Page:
It’s not a Transformer, but it is a robot.
That’s how Marshall Deats described the new 16-foot tall “Pickup Tower” in a Charlotte Walmart, a vending machine-esque structure designed to make it easier for customers to pick up online orders.
Customers who shop online and choose the “pick up in store” option can enter the store, walk up to the tower near the entrance and use a kiosk to scan a QR code on their phone. The tower dispenses the customer’s package in as little as 15 seconds.
It should take less than a minute for customers to receive their package from the time they walk into the store, Deats, a Walmart e-commerce market coach, said. The tower holds 300 packages, about 75 percent of the store’s typical online orders. If items don’t fit in the tower, an associate will bring it to the customer.
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The Callabridge Court store in northwest Charlotte is the second in the state to debut the tower and was chosen for its location near interstates and pickup traffic, Deats said. There aren’t current plans to add Pickup Towers to other Charlotte stores.
The tower took about two weeks to install and is part of a broader renovation to the Callabridge Court store, including a redesigned pharmacy, additional self-checkout lanes and wider aisles.
The store’s entryway transformed into a pep rally with mascots and pom-poms on Friday morning for a ceremonial ribbon-cutting to mark the tower’s opening. The tower will give customers time and convenience they need, Market Manager Kou Yang said.
“You’re really helping people access their daily and weekly needs in a way that’s convenient for them,” Charlotte Mayor Jennifer Roberts told Walmart employees.
Separate from the tower, customers can also order groceries online to be delivered to their car when they come to the store, an option available at 16 Charlotte locations. Walmart is piloting an outdoor grocery pickup kiosk in an Oklahoma store, which is open 24/7 and stores orders in refrigerators and freezers.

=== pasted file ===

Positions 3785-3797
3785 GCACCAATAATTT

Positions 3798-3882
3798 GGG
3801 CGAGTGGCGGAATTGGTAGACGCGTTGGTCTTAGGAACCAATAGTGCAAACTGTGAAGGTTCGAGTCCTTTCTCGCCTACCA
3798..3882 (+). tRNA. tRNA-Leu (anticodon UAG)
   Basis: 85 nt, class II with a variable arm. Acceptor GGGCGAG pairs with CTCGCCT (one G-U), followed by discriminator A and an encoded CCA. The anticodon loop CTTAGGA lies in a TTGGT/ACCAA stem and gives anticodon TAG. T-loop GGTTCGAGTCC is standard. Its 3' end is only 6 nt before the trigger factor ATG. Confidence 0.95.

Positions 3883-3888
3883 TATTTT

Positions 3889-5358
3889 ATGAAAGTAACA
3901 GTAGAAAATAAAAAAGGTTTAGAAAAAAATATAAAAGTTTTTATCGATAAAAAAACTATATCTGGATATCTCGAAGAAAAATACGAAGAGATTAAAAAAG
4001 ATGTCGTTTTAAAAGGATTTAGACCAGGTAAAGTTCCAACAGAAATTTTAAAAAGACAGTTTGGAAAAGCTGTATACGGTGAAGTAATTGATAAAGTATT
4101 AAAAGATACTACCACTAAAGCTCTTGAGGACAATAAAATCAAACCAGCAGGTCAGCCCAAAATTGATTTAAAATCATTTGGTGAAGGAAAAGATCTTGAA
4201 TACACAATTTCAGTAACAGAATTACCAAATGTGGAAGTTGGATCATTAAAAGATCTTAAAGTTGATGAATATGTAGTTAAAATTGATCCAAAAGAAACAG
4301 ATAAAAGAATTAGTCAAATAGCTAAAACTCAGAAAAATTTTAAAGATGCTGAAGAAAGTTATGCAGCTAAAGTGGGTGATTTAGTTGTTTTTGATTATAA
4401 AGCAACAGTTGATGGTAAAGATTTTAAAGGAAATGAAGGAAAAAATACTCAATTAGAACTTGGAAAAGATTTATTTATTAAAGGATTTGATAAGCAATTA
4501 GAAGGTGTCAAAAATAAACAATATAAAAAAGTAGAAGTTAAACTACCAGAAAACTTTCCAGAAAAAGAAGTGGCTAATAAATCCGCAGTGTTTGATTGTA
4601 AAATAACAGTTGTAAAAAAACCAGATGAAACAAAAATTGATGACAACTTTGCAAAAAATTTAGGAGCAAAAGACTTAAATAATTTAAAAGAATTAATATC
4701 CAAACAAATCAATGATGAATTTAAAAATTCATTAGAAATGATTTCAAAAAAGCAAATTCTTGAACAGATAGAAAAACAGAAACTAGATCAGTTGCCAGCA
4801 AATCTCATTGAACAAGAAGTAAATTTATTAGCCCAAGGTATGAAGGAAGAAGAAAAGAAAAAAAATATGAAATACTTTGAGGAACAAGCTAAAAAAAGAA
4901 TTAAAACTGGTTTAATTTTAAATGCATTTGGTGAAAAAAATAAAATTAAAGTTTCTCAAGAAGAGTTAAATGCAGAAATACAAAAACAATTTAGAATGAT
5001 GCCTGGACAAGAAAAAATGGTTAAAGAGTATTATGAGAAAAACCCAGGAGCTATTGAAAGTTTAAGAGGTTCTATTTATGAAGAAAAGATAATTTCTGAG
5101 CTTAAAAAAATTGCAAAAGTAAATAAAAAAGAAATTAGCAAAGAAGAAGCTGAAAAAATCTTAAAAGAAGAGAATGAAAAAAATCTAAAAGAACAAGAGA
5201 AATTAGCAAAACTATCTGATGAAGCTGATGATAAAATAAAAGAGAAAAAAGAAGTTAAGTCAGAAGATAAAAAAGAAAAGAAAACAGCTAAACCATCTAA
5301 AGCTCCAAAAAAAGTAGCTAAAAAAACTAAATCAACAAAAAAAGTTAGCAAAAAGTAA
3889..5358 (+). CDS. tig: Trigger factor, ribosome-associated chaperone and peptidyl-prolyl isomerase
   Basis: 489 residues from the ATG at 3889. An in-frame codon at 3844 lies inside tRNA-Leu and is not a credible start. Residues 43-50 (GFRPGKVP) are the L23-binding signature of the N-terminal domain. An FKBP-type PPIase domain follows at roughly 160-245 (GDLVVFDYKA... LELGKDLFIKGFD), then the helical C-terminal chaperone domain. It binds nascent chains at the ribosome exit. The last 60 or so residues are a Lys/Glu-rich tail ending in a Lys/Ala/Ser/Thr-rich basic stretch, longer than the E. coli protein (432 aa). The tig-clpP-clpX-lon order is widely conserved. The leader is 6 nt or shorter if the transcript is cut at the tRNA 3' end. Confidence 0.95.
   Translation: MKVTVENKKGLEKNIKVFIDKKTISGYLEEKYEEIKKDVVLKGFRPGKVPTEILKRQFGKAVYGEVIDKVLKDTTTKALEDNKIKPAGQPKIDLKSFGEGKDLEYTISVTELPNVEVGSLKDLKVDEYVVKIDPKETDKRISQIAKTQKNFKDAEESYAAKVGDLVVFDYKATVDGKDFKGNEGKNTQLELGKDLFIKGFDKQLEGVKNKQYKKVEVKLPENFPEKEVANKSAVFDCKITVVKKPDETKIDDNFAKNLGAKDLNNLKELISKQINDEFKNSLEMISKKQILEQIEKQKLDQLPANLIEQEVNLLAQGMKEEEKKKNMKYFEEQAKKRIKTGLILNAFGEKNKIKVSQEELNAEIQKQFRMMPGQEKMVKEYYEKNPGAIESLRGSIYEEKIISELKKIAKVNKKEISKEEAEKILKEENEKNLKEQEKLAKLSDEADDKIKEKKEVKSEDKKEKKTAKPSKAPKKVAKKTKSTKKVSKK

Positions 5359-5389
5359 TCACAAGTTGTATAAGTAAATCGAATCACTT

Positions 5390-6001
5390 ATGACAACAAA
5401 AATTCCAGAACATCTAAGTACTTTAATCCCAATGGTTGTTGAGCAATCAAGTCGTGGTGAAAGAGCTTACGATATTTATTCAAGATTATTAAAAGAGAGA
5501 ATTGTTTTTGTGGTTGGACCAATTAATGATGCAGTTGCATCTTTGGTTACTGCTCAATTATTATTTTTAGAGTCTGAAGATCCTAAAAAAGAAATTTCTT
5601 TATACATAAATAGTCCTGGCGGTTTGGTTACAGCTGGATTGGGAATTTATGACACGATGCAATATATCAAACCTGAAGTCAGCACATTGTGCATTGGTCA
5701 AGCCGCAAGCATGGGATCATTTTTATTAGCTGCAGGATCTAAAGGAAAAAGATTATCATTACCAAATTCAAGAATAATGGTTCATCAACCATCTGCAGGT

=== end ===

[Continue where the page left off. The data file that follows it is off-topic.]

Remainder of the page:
The automation and technology won’t reduce the store’s staff, Deats said, although it will change employees’ roles. Some associates now act as “personal shoppers” to fill online orders of groceries or merchandise.
Walmart’s technological advancements are just part of Charlotte’s changing business landscape, as businesses scramble to compete with the increasing popularity of online shopping. A 2016 survey from a supply chain management company JDA Software showed that 46 percent of respondents had purchased items online to pick them up in a store in the last year, a 33 percent increase from 2015.
“E-commerce is a game changer and part of our evolution as a company,” Deats said.
Amazon began offering its Prime Now delivery service in Charlotte last month, which promises delivery in 1-2 hours for Prime members on “tens of thousands of items.”
Online car dealer Carvana is planning to add a “car vending machine” to its South Boulevard distribution center. At the Nashville center, customers can order their car online and choose to pick their car up at a “vending machine.” When they come to the distribution center they select their name from a kiosk, where their car is automatically retrieved from a five-story tower and brought to a delivery bay.
Taylor Blatchford: 704-358-5354, @blatchfordtr